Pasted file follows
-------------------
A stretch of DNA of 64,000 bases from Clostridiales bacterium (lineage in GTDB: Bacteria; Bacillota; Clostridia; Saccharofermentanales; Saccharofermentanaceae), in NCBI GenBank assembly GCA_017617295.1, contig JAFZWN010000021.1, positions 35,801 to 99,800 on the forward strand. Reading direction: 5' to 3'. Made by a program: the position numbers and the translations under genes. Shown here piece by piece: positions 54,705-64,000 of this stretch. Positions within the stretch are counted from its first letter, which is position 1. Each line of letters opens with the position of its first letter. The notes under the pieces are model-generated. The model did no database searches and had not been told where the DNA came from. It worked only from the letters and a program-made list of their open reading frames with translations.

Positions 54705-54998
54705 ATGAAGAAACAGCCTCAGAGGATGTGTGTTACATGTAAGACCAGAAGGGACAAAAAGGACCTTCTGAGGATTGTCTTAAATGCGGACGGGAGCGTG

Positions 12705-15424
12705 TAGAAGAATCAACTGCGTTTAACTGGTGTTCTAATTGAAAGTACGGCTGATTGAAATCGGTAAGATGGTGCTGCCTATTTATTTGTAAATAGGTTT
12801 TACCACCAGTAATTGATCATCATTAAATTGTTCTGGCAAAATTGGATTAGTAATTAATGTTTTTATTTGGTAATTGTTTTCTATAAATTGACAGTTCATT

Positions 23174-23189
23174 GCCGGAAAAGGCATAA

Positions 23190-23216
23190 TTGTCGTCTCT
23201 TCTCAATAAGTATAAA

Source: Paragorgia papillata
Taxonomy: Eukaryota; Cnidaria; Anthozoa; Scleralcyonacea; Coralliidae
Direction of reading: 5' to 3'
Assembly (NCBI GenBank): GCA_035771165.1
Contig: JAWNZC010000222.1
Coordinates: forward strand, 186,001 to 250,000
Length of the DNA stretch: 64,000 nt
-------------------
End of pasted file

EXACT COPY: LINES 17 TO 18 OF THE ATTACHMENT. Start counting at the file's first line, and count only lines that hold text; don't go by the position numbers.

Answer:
Coordinates: forward strand, 186,001 to 250,000
Length of the DNA stretch: 64,000 nt